We found this quiet amusing, I must say it was better when we took our children, I think that's because you enjoy there reactions more. On our first visit the lady behind me all the way round was made to jump on numerous occassions, this seem to make our visit more enjoyable as well. On our second visit our group were a little less jumpy and not as interactive with the actors as our first visit. Which is possibly why we enjoyed the first visit more.
You know it is the end of the demonstration as they usually tell you to flee for you own safety, all part of the ongoing acting and building the tensions.
Next on the visit is the Vikings, again you have a little wait whilst the room is being made ready and whilst you wait another you girl is talking to you about what is coming up, saying that we are having an audience with her father - you go into a room where there is a display infront of you and a statue of the girls father - a hologram image appears on the face and he starts to talk to you - when he has finished he screams at you to get out.
This section covers the brutality of the vikings and their methods of torture, in the corner of the room there is a model of someone being tortured.
I found this section the least interesting of them all, it really made a difference not having the actor there getting the audience involved.
The next area was a court room, everyone crammed in and the judge was just above you looking down at you. He called someone out of the audience and made them take the stand accusing them of some siily crime and asking them how they plead, he then dishes out a punishment and calls someone else up. This area was called Judgement of the Sinners. I feel this was more for adult participation, but the children love their parents being put on the stand.
This section shows simply, the evil minds of the 18th century, when they gave judicial punishments for very minor offences. Your punishment could be banishment, loss of a hand, going in the stocks or dungeons and possibly even death.
There are 3 further sections left of your tour, during our 2nd visit we did not get any further than what I have just written about, so you will now have to rely on my old memory and our first visit around 5 yrs ago.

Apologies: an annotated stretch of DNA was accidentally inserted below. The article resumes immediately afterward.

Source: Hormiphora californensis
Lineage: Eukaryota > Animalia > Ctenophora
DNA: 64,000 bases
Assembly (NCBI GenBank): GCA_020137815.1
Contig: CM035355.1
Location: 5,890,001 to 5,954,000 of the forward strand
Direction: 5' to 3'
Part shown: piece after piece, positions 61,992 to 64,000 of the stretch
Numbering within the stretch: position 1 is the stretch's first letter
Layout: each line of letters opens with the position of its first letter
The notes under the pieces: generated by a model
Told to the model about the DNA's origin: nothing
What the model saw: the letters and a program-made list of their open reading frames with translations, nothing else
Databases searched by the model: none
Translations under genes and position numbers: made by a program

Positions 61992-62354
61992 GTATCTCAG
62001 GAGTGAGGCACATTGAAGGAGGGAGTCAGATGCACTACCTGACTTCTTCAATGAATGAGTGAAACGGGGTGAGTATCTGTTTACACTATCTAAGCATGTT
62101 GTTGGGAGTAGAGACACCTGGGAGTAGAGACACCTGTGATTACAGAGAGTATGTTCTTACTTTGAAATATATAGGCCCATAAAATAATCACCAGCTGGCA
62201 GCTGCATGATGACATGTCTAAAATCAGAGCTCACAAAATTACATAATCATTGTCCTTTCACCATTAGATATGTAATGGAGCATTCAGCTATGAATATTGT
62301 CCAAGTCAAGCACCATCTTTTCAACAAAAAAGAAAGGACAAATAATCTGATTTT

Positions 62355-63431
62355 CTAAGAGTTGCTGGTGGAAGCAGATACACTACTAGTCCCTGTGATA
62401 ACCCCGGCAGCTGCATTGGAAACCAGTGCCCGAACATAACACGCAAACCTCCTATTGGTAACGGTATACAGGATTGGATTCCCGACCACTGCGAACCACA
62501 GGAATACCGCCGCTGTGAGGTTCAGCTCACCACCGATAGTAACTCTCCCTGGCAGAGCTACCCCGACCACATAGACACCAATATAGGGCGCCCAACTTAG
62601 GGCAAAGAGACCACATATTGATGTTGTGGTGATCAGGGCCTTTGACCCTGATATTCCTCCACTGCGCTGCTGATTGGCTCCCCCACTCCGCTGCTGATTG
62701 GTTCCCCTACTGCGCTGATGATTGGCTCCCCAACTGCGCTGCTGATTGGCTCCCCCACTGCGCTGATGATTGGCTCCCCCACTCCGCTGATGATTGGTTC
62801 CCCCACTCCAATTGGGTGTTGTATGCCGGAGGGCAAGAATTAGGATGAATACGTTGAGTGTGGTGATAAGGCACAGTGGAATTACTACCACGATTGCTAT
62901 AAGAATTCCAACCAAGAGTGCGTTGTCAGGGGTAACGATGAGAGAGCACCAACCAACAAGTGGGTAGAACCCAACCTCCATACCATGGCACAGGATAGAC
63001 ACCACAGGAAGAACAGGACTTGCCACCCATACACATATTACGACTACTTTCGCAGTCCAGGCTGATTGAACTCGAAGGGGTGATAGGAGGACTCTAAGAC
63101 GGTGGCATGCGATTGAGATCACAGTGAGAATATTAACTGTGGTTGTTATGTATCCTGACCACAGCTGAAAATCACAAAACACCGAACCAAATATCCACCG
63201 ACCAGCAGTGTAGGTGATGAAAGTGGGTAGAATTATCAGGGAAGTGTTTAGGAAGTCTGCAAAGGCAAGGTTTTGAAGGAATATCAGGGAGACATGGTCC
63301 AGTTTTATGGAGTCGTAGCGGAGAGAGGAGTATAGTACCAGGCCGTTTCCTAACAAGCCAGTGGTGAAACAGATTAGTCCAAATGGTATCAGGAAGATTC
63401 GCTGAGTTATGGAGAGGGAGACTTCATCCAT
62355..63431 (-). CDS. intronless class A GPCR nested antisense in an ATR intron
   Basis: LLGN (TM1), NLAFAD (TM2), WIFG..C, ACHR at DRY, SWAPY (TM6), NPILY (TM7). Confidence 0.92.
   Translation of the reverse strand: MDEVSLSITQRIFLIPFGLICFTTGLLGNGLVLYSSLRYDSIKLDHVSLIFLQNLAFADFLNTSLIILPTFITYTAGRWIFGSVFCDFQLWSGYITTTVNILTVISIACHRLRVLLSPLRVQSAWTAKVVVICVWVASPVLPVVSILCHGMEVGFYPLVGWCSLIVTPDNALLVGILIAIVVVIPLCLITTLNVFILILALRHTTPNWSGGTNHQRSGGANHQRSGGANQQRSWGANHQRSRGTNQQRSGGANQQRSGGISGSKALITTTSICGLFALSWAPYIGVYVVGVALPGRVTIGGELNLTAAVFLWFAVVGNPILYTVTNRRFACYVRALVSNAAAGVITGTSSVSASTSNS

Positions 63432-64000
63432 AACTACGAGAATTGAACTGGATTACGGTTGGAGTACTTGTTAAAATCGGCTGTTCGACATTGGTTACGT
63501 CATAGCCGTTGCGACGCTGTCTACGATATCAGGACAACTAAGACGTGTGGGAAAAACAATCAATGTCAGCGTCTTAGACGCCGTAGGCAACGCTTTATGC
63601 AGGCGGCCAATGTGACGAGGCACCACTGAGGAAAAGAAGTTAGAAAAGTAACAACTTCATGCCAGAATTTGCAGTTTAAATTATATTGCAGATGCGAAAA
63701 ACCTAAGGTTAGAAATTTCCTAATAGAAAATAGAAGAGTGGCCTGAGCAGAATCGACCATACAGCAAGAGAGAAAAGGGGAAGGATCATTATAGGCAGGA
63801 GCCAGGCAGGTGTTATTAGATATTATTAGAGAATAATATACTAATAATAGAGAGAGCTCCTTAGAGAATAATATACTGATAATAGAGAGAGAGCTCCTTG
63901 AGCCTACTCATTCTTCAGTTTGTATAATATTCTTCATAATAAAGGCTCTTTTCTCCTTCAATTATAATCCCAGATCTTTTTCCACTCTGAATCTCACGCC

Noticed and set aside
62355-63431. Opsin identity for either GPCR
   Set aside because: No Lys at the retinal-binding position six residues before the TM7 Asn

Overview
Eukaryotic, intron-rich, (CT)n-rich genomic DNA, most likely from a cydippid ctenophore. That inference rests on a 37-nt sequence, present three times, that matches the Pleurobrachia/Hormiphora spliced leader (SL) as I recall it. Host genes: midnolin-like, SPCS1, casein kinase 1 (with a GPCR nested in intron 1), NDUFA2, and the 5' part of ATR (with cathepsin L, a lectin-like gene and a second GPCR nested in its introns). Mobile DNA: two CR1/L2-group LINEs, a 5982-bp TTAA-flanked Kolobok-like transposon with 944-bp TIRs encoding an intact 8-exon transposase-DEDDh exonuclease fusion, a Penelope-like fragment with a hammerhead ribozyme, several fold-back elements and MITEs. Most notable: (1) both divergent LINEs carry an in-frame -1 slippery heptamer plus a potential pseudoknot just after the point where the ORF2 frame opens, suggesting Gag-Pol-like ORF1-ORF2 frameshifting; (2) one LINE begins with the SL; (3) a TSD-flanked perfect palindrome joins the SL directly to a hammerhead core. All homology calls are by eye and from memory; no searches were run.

The Roman Legion - What we had for the Roman Legion was sitting on benches in a room and the walls lit up showing film and the history of the Romans and the hauntings - We laugh about this part of our first visit, my daughter put her arm round the back of me and lightly touched my back making me scream and jump (still living that down today).
Apparently there are around 150 ghost and ghouls wandering on the streets of York, which is one of the most haunted cities in Britain. (afraid I didn't knowingly see any).
The Gunpowder Plot - this gives you the story of Guy Fawkes (he was born in York, hence the connection). Here you saw some of the terrible and horrifying ways of torture that have been used. There are no holes barred here on the sights you see, it has been made to look very authentic.
Finally you have the story of Dick Turpin the most famous highwayman and his demise. You are there to witness the hanging of Dick Turpin and an actor tells you the story of Dick Turpin and what has bought him to this sorry state. You actually see him hang - the trap door opens and there he goes. They try to make it so you feel you are at a real hanging.
Your tour is over, it has taken just over 1hr and you make for the exit which of course leads you through the gift shop. Here they are selling souvenirs of your visit. I did find this expensive. But aren't all gift shops.
To summerize I feel that this is a great tourist attraction, a lot depends on how you approach it. If you go in with an open mind and are willing to have a laugh and join in, then it is great fun. Be ready to participate as you may not get a choice if they pick on you!!!
It is fun for both children and adults and as we found on our second visit the staff are wonderful and kind as they took care of our friend. As I stated earlier we enjoyed our first visit with the children more, I feel that children can make the visit as they are so attentive and really get taken in by the actors making it a thorougly enjoyable experience.
Although pricey, I would reccommend a visit at least once.
If you enjoy the experience there are other dungeons around the country and aboard all showing different exhibits relative to the area. These are sited in Edinburgh, London and Hamburg. There will be one opening in Amsterdam shortly.
Before I go thought I should mention Transport - there are lots of car parks around the city - we paid £7.00 for 5hr stay, £4.00 for a 3hr stay, to give you some idea of charges. There is also a Railway Station which is within walking distance from The Dungeons, the same with the Bus Station. There is also park and ride available for York.